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The dollar

Saturday, March 18, 2017 11:01
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RYAN  By Guest Blogger Ryan Lewenza

What a difference a few months can make. It appears that the Federal Reserve (Fed) and President Trump may finally be on the same page about the US economy and interest rates. Recall that President Trump criticized Fed Chairwoman Janet Yellen during the election campaign for keeping rates low for “political reasons”, and even went so far as to malign government unemployment statistics as “phoney”. My favourite Trump quote on the US unemployment rate is “5.3% unemployment — that is the biggest joke there is in this country. The unemployment rate is probably 20%, but I will tell you, you have some great economists that will tell you it’s at 30, 32. And the highest I’ve heard so far is 42%.”

Well fast forward a few months, and President Trump now residing at 1600 Pennsylvania Avenue, he seems to have changed his tune on the employment statistics, recently taking credit for the large increase in new jobs. This was also echoed by his press secretary Sean Spicer who tweeted: “Great news for American workers: economy added 235,000 new jobs, unemployment rate drops to 4.7% in first report for @POTUS Trump.”

Frankly, I could care less about President Trump’s apparent flip-flop, since after all, that’s what politicians do, but I do care about where US interest rates are headed as this has implications for our dollar and how we position client portfolios.

This week the Fed hiked its benchmark rate by 25 bps to a range of 0.75% to 1%. This marks the third rate hike over the last two years and they are not done yet. With the US unemployment rate at 4.7%, indicating near full employment, and inflation starting to rise, the Fed is fulfilling its mandate of full employment and stable prices so we should see further tightening over the next few years. Given this outlook, we see the potential for short-term weakness in the Canadian dollar over the next quarter or two.

Stepping back, the Canadian dollar is driven by two key factors – oil prices and the interest rate differential between Canadian and US bond yields. Below we illustrate this important relationship between CAD/USD and the differential between Canadian/US bond yields. Note the high correlation of 0.98 between these two variables.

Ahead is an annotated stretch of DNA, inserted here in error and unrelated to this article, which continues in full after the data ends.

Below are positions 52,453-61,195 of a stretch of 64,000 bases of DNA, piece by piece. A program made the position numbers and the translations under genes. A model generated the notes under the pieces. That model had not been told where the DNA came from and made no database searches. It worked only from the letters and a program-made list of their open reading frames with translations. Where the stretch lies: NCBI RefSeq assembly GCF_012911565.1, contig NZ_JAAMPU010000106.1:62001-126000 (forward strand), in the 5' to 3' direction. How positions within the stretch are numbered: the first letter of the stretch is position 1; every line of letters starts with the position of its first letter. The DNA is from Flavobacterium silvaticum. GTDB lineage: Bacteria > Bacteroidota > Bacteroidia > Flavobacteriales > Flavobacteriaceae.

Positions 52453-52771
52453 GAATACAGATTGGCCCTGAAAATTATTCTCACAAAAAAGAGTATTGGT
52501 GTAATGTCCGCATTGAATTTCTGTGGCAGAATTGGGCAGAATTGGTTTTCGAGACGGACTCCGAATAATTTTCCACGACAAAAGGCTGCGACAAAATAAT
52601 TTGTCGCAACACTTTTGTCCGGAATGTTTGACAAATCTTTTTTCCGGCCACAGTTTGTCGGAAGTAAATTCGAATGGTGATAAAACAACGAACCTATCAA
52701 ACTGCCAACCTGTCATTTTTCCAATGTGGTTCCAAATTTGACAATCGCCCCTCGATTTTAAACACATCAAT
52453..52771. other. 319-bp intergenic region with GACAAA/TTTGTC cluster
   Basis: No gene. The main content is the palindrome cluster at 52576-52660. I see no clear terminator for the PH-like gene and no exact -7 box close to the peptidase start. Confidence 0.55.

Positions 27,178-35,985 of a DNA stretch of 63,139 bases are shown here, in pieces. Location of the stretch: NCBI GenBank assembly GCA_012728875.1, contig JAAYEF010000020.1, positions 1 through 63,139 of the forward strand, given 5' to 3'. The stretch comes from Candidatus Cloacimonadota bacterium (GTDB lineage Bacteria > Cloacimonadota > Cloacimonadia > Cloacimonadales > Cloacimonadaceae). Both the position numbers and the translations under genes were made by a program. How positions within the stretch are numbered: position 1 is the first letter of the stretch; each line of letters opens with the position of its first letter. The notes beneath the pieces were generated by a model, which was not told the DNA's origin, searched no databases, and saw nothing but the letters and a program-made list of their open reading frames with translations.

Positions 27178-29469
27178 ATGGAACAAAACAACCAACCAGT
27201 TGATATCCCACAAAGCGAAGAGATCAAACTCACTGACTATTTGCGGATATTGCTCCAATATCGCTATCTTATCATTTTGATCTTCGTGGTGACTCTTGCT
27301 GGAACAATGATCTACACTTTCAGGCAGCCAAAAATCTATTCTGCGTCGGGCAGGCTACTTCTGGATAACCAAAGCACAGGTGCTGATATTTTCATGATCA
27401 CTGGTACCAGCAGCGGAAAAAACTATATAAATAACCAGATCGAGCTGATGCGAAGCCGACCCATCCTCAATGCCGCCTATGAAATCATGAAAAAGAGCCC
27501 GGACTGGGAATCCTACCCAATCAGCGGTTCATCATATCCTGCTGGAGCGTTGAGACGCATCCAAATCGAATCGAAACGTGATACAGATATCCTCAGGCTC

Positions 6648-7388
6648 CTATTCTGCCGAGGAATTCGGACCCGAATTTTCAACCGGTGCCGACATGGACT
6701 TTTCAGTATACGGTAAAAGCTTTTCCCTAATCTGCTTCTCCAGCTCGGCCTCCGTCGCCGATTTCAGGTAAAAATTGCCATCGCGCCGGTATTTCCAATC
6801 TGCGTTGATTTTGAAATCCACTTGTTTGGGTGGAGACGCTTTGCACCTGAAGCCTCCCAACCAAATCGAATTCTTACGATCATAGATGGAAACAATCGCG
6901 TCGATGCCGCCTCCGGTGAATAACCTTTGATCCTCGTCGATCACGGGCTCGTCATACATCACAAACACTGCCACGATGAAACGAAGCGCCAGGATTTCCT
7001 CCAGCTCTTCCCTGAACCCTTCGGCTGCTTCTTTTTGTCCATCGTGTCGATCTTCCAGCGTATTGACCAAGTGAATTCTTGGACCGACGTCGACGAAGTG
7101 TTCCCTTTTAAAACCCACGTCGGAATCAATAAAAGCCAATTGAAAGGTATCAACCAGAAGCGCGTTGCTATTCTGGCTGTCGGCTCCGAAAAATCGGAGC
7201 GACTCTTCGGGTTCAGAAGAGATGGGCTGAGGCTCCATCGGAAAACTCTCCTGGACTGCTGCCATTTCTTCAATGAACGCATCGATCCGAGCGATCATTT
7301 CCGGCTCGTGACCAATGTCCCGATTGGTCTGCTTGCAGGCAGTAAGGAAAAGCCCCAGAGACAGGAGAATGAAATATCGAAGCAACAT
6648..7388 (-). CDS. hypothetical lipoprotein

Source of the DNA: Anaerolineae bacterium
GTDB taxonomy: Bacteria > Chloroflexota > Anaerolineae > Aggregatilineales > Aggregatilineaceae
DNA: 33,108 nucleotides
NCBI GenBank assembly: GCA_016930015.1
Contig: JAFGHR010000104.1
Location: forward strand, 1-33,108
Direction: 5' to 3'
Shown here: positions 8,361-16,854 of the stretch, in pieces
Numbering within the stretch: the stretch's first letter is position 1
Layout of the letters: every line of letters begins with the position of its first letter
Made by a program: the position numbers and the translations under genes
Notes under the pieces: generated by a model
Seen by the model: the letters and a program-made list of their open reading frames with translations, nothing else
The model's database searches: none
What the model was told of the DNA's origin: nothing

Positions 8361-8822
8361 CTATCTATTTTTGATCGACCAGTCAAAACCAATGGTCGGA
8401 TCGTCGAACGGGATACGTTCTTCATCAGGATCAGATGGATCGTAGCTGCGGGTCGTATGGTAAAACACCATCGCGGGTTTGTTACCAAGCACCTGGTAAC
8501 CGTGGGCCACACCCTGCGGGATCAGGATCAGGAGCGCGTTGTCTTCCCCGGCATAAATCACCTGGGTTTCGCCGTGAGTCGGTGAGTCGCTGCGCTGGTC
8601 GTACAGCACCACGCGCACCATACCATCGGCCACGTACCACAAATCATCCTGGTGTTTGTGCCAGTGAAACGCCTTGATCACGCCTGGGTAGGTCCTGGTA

With the Bank of Canada on hold for the foreseeable future and the Fed clearly in tightening mode, US bond yields should rise faster than Canada yields thus resulting in a widening interest rate differential in favour of the US dollar. As such, we see the potential for short-term weakness in CAD, with it possibly declining back down into the low $0.70s.

 Fed Rate Hikes Are Negative for CAD 

Source: Bloomberg, Turner Investments

However, from a longer term perspective we believe any short-term Canadian dollar weakness would be a buying opportunity as we see the potential for the CAD to recover later this year and into 2018. Using a sports analogy, the CAD looks like the New England Patriots in the recent Super Bowl with weakness in the first half followed by strength in the second half of the game.

Oil prices are incredibly important for the CAD which can be seen in the chart below with a very high 0.95 correlation between the CAD and WTI oil prices. This is why the CAD is referred to as a “petrodollar”.

I’m calling for oil prices to strengthen this year, more likely in the back half of the year, as demand hits new record highs and we see more a balanced global oil market. We see the potential for WTI to rise to US$60/bbl by the end of this year. If this plays out, then we could see a higher CAD later this year and into 2018.

 Higher Oil Prices Are Positive For CAD 

Source: Bloomberg, Turner Investments

Based on these important drivers we constructed a financial model to help forecast the CAD. Given our expectations for oil prices and Canada/US bond yields, we see the CAD recovering from the lows of $0.70s in the H1/17 to roughly $0.80 in H2/17 and into 2018.

 Our Model Points to H2/17 Recovery for CAD 

Source: Bloomberg, Turner Investments

Ok, so what’s the plan, Stan? We continue to recommend a healthy 20% net USD exposure in portfolios given our outlook for CAD and the fact that the USD acts as an important portfolio diversifier and shock absorber. If the CAD were to drop into the low $0.70s/high $0.60s, we may consider reducing our USD exposure in anticipation of a recovery in CAD later this year and into 2018.

Ryan Lewenza, CFA,CMT is a Partner and Portfolio Manager with Turner Investments, and a Senior Vice President, Private Client Group, of Raymond James Ltd.


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